Suggested by Karishma Warr, Head of Training & Behavior At Calm Canine Academy

Chihuahua

Long-haired Chihuahua (Photo: Adobe Stock)

Long-haired Chihuahua (Photo: Adobe Stock)

If I was absolutely forced to choose the best dog breed for indoors, I’d always choose a Chi-Chi. They’re loyal, tend to bond with one person strongly, and make great companion dogs.

They love to live the home life, don’t need a lot of exercise, and adore spending afternoons and evenings curled up on their owner’s laps in the comfort and style that they easily become accustomed to.

Suggested by Erika Barnes, Founder And CEO At Pet Smitten

Beagle

Beagles sits down after run with owner (Photo: Adobe Stock)

Beagles sits down after run with owner (Photo: Adobe Stock)

You might be surprised to find Beagle on the list of indoor dogs, but this scent hound puppy loves cuddles and staying inside as much as it loves sniffing. The big reason for that is they are agreeable. This dog will never get mad at you. Impossible to fault, Beagles tend to be very tolerant and accepting by nature.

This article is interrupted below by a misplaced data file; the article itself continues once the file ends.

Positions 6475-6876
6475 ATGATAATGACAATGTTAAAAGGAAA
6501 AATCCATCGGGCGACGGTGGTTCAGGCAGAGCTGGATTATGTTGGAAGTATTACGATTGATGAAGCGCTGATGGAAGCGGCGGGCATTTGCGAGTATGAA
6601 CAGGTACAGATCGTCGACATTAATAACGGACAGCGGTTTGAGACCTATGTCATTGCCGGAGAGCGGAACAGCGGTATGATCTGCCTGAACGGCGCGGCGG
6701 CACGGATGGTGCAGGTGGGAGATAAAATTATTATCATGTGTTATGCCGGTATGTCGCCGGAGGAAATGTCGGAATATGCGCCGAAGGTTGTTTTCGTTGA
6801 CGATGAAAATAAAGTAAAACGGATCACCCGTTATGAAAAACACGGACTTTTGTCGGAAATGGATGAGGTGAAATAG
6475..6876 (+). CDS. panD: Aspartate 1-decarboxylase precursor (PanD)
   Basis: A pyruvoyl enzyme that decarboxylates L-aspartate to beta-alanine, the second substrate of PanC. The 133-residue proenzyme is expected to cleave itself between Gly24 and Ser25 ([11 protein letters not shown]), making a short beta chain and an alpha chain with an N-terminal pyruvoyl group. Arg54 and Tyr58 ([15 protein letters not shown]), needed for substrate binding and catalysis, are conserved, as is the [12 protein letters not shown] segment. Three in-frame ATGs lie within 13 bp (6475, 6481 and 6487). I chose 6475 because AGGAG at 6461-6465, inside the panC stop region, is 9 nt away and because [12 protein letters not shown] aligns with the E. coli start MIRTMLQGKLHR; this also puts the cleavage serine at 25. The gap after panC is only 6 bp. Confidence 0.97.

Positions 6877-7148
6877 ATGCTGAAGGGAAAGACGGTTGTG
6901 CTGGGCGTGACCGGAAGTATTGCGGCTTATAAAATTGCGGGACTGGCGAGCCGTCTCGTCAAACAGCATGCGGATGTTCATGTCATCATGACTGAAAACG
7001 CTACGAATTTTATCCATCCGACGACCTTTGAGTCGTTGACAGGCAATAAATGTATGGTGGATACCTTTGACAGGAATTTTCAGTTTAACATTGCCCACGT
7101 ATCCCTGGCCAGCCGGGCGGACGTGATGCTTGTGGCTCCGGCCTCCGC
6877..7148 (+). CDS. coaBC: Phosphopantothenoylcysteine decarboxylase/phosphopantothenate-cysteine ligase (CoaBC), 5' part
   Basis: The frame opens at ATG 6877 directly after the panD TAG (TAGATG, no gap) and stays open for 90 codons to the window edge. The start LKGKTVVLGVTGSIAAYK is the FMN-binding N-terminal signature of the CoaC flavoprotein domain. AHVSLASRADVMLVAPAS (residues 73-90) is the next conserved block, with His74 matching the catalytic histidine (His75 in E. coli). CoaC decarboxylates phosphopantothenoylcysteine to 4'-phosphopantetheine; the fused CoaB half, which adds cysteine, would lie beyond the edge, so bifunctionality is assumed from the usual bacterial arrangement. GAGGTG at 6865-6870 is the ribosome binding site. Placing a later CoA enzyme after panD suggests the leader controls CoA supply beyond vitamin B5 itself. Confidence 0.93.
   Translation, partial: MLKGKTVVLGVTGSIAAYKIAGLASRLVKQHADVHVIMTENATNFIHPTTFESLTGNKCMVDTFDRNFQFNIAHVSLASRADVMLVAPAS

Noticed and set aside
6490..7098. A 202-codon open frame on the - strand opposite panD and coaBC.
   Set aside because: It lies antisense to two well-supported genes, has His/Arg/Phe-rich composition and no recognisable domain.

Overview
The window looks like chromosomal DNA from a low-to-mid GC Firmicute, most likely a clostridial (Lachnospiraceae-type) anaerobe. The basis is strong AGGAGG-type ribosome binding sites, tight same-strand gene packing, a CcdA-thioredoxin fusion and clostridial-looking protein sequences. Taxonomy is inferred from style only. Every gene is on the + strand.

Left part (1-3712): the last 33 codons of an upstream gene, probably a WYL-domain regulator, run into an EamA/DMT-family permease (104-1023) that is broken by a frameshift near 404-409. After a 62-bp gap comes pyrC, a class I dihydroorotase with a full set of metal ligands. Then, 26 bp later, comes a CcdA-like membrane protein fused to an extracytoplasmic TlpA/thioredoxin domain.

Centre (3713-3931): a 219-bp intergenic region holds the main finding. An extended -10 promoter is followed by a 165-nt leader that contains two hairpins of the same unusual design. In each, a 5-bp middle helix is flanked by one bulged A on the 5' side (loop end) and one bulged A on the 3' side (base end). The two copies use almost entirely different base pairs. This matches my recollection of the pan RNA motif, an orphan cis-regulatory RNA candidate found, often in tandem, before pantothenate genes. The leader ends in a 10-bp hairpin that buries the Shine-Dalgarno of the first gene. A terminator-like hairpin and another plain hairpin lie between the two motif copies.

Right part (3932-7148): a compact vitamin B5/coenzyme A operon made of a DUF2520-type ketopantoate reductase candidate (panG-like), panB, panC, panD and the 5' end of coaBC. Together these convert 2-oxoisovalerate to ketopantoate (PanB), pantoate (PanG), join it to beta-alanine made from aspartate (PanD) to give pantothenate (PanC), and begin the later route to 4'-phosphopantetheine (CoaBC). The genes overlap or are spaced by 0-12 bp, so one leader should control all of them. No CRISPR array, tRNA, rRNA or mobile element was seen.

They can live in a household with other animals, children, and pets. And because of its size and affectionate personality, the Beagle makes a popular family pet.

The big challenge is to train this dog because of its hunting instinct and high energy level. But if you motivate them with food, and allow them enough sniffing time, they are a joy. It is no wonder fans of the breed describe it as “merry”.

Suggested by Aleksandar Mishkov, Editor In Chief At The Daily Tail

Maltese

Maltese (Photo: Adobe Stock)

Maltese (Photo: Adobe Stock)

If you’re going to have a dog that stays mostly indoors, except for when you take them out to enjoy some fresh air and physical exercise, then you’re going to want a dog that is preferably low-energy, easy to maintain, and small to medium in size. If I had to recommend a single breed for indoor living, I’d choose the Maltese. These dogs are small and prefer to remain indoors, as they don’t do too well with different types of weather. They don’t need a lot of exercises, but they are playful and loving, ideal as apartment companions. They can also be easily trained to pee on a pad or tray, indoors.